“I feel like in jazz and in music in general, students need encouragement and need mentorship,” he said. “[Students need to] understand what it takes to actually use what they’re learning in the Conservatory and go out and actually make their living and understand what it means to be a jazz musician.”
According to Bronstein, the Jazz Studies program is very small: They currently have about 11 or 12 students. However, he said that they hoped to expand to around 40 students under Jones.
He hopes this expansion will enrich other areas of instruction as they explore the influence of jazz in other genres. For example, he said that classical students may be taught how to improvise, a technique commonly associated with jazz.
He added that he hopes expanding the program will allow them to further the connection with Baltimore community.
“We’re very fortunate in Baltimore, particularly in the field of jazz, to have people like Warren Wolf that are extraordinary artists,” Bronstein said. “So for us to not tap into that wouldn’t make a lot of sense.”
Wolf said that he shared the goal of connecting more with the community with Peabody’s help.
“With Sean Jones’ leadership, we’re able to possibly do a lot of great things with the jazz program and just give back to the city,” he said. “I’m touring all the time, but Baltimore is my home base. I love the city.”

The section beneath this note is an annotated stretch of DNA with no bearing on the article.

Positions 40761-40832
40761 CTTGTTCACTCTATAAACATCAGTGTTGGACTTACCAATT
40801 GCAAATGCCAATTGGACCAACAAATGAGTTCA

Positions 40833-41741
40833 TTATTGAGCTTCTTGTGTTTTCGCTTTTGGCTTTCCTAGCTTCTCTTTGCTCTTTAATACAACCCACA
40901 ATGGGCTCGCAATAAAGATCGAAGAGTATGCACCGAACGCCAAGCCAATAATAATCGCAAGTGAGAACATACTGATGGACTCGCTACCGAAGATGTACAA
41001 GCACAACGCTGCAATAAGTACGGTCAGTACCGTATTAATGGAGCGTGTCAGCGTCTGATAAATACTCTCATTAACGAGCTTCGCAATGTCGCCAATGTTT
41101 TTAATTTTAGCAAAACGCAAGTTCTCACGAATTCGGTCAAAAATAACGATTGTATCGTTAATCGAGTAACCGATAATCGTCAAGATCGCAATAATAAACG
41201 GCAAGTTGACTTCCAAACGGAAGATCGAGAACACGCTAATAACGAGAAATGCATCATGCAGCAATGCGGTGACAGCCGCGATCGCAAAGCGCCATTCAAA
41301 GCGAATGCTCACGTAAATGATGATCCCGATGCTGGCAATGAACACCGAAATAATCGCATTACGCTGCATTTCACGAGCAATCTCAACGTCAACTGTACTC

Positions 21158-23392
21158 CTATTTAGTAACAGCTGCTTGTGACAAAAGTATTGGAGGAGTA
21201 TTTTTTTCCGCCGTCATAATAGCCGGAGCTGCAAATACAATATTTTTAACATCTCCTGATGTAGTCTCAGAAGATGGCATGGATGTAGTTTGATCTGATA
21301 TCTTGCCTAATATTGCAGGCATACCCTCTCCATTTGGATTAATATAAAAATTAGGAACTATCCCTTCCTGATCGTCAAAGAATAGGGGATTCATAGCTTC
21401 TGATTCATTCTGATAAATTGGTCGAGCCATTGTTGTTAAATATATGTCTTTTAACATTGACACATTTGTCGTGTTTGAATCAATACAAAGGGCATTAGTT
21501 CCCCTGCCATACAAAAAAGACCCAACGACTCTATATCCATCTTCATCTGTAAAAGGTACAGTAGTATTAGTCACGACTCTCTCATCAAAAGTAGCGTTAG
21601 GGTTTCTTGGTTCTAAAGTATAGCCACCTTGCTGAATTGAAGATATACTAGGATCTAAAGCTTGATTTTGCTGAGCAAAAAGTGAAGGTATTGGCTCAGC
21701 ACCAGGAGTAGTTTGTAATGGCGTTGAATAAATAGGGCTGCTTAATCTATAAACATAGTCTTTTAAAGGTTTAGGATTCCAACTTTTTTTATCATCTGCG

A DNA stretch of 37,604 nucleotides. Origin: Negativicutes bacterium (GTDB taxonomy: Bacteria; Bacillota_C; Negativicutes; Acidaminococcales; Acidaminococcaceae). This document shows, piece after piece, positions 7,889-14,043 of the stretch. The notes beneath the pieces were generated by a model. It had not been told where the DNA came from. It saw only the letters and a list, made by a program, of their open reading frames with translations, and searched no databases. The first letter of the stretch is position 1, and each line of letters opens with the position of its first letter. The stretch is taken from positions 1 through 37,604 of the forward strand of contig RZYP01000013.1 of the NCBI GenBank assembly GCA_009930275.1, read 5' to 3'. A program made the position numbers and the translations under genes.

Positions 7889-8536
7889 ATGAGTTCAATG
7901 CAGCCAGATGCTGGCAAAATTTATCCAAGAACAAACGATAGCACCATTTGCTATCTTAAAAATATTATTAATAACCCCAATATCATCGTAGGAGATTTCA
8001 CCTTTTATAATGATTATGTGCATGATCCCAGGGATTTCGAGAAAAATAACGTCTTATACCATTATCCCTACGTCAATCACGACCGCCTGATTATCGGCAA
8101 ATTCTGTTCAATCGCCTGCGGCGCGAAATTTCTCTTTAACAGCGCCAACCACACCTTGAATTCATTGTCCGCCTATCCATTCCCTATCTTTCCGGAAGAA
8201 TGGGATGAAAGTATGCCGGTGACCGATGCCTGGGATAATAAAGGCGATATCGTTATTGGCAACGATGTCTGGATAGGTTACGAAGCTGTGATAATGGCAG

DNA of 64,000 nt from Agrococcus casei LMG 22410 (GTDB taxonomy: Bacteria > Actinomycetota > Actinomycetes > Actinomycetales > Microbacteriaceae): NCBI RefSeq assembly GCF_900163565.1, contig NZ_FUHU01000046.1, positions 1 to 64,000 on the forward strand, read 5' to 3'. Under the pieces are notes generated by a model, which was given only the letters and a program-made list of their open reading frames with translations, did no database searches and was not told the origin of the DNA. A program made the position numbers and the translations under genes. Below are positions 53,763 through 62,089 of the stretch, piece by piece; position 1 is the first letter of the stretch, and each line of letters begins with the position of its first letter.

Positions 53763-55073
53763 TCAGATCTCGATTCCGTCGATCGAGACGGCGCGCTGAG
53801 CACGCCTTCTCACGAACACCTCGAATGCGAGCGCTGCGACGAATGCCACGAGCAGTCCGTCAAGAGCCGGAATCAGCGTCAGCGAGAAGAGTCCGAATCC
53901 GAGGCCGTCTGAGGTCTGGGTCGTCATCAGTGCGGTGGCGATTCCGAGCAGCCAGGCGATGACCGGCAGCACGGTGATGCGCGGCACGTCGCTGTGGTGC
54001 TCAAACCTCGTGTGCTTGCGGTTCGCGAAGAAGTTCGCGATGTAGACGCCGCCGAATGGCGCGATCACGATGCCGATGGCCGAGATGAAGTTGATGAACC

He said that he wanted to focus on connecting with local students who may be aspiring jazz musicians.
“The music programs in Baltimore City have dwindled so much, at least from when I was a kid,” he said. “We could always play more in the community and try to reach people with the music in areas that most people won’t go to.”
Wolf and Green are both alumni of Baltimore School for the Arts, a public arts high school which offers music, dance, theatre and other programs.
Green said that his experiences as a student were a big part of why he got more involved in jazz music.
He said that he would go to performances with his band teachers, something which he said budget cuts in the City prevented current students from doing.
“We’d see different bands come to town and be really inspired when we heard professional musicians play,” he said. “I’d definitely love for a platform like Peabody to go around to different high schools to play for the kids... to give them hope.”
Trisha Parayil contributed reporting.